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Gut homeostasis in a microbial world: insights from Drosophila melanogaster

Key Points

  • Drosophila melanogaster feeds on microorganisms and lives in microorganism-rich environments. However, the D. melanogaster gut is an environment of relatively low bacterial diversity, with Lactobacillus and Acetobacter spp. being the most commonly associated species.

  • Bacteria associated with D. melanogaster affect larval growth and adult stem cell activity.

  • Antimicrobial peptide production by the immune deficiency (Imd) pathway and reactive oxygen species (ROS) production by the NADPH oxidase Duox provide two complementary inducible defence mechanisms in the gut.

  • Negative regulators of the Imd pathway ensure that there is an adequate level of immune reactivity to both the gut microbiota and infectious bacteria.

  • Stress and repair mechanisms that maintain tissue integrity contribute to gut homeostasis in response to pathogens.

  • Entomopathogens can kill the host by disrupting or avoiding immune and repair mechanisms.

Abstract

Intestinal homeostasis is achieved, in part, by the integration of a complex set of mechanisms that eliminate pathogens and tolerate the indigenous microbiota. Drosophila melanogaster feeds on microorganism-enriched matter and therefore has developed efficient mechanisms to control ingested microorganisms. Regulatory mechanisms ensure an appropriate level of immune reactivity in the gut to accommodate the presence of beneficial and dietary microorganisms, while allowing effective immune responses to clear pathogens. Maintenance of D. melanogaster gut homeostasis also involves regeneration of the intestine to repair damage associated with infection. Entomopathogenic bacteria have developed common strategies to subvert these defence mechanisms and kill their host.

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Figure 1: Immune and repair mechanisms contribute to the resolution of infection.
Figure 2: Regulation of the immune deficiency pathway in the Drosophila melanogaster midgut.
Figure 3: Regulation of reactive oxygen species production in the Drosophila melanogaster midgut.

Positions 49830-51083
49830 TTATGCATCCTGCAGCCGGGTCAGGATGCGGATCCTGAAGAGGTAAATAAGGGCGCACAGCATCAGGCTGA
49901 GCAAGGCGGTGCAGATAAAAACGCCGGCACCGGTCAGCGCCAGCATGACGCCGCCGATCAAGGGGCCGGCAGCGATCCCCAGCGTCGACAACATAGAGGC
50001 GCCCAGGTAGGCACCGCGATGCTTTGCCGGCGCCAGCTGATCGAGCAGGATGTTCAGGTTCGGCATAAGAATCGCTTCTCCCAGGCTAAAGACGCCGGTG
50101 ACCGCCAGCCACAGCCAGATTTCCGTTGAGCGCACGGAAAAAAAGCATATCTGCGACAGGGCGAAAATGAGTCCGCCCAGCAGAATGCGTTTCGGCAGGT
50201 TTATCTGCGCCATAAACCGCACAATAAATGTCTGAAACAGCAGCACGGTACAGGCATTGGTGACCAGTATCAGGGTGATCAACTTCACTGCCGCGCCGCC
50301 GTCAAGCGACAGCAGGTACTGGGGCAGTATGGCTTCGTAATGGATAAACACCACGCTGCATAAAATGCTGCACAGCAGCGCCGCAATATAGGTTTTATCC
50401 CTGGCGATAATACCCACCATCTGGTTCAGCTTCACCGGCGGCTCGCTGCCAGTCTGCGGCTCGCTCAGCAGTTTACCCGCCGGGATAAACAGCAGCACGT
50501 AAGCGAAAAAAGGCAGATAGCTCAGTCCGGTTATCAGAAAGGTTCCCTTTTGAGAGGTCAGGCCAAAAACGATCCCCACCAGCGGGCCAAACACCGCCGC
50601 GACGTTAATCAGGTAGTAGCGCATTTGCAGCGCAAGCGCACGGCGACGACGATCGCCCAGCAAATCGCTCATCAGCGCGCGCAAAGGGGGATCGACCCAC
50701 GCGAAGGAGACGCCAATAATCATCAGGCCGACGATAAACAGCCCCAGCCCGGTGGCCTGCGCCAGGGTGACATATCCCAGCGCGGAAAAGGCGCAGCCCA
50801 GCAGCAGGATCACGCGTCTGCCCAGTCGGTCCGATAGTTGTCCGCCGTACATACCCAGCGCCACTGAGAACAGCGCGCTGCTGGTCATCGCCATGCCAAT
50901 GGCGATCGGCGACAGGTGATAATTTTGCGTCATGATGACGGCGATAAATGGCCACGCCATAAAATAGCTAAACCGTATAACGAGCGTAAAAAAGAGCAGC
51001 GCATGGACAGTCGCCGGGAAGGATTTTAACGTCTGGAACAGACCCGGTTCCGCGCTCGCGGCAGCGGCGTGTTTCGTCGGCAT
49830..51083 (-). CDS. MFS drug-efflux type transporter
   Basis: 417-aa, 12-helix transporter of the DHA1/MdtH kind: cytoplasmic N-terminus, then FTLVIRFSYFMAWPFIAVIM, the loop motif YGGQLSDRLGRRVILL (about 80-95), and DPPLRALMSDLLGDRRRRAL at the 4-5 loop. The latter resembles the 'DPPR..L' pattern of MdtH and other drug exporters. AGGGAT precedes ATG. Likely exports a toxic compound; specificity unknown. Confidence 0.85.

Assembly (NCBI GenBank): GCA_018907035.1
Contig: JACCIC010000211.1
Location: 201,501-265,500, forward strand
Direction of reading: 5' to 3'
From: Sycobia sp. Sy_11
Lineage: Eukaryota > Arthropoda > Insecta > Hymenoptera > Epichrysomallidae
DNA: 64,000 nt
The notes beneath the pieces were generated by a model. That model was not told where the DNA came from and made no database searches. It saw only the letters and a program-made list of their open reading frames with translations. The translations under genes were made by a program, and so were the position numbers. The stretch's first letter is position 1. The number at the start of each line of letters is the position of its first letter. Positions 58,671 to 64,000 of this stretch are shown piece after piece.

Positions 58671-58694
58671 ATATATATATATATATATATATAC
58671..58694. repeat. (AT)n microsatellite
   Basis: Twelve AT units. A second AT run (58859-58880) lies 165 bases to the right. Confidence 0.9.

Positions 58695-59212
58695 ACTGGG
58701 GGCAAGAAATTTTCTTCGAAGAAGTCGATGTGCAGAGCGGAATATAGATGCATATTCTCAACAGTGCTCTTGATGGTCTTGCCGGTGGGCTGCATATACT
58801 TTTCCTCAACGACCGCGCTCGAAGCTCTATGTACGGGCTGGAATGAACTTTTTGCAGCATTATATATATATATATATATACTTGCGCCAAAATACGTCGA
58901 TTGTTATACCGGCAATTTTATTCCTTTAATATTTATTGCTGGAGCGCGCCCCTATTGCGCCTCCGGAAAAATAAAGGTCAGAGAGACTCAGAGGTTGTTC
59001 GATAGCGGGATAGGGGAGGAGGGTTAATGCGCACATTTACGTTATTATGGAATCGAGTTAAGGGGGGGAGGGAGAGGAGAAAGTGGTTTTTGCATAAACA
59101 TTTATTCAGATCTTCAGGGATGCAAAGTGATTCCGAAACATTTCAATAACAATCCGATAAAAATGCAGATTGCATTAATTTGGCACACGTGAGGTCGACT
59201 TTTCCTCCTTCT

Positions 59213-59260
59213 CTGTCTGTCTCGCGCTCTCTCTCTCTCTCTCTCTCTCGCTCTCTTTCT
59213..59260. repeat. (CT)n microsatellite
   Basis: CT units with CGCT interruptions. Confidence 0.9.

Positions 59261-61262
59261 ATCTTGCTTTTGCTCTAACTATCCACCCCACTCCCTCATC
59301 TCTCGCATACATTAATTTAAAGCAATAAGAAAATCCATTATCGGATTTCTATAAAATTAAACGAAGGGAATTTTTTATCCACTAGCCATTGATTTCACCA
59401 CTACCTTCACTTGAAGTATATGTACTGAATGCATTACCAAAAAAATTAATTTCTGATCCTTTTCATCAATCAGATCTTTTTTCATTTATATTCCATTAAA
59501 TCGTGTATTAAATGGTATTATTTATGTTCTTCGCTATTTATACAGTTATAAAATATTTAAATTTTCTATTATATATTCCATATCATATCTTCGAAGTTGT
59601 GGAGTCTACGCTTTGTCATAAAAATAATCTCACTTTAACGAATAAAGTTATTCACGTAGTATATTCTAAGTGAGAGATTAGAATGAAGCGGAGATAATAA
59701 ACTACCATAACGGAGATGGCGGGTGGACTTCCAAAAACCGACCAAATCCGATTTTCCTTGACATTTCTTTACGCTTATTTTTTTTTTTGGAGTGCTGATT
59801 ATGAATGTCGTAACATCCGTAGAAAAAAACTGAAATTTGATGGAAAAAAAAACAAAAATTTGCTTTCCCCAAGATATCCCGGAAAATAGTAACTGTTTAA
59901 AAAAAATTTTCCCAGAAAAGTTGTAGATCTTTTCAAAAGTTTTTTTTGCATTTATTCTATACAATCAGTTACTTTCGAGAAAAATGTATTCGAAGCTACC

Figure 4: Epithelial renewal establishes a homeostatic loop required to tolerate infection.

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Acknowledgements

This work was supported by the Bettencourt-Scheller Foundation, a European Research Council Advanced Grant, the Swiss National Fund (grant 3100A0-12079/1) and a Human Frontier Science Program Long-term Postdoctoral Fellowship (to N.A.B.).

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Correspondence to Nicolas Buchon, Nichole A. Broderick or Bruno Lemaitre.

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Glossary

Axenic

Pertaining to animals: raised under sterile conditions.

Mitotic index

The proportion of proliferating cells in a tissue.

Ectoderm

The outermost germ cell layer in the metazoan embryo.

Endoderm

The innermost germ cell layer in the metazoan embryo.

Haemolymph

The circulatory fluid of arthropods.

Type III secretion systems

Specialized syringe-like bacterial structures that inject effectors into host cells.

Brush border

The microvillus-covered surface of the epithelium.

Pattern recognition receptors

Host receptors (such as Toll-like receptors (TLRs) and NOD-like receptors (NLRs)) that can sense pathogen-associated molecular patterns and initiate signalling cascades which lead to an innate immune response. These receptors can be membrane bound (such as TLRs) or soluble and cytoplasmic (such as NLRs).

Peptidoglycan recognition protein

(PGRPs). Pattern recognition receptors that bind peptidoglycan from the cell wall of bacteria. Recognition PGRPs bind peptidoglycan and activate the immune response. Catalytic PGRPs degrade peptidoglycan and thereby act either as negative regulators of the immune response or as immune effectors.

Sclerotization

The process of cuticle hardening in insects.

Cardia

A valve-like structure that separates the fore- and midgut in insects.

Dysbiosis

The condition that results from an imbalance in the microbiota.

Fat body

An insect organ with immune and metabolic functions similar to those of the mammalian liver and adipose tissue.

Haemocoel

The haemolymph-containing body cavity of insects.

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Buchon, N., Broderick, N. & Lemaitre, B. Gut homeostasis in a microbial world: insights from Drosophila melanogaster. Nat Rev Microbiol 11, 615–626 (2013). https://doi.org/10.1038/nrmicro3074

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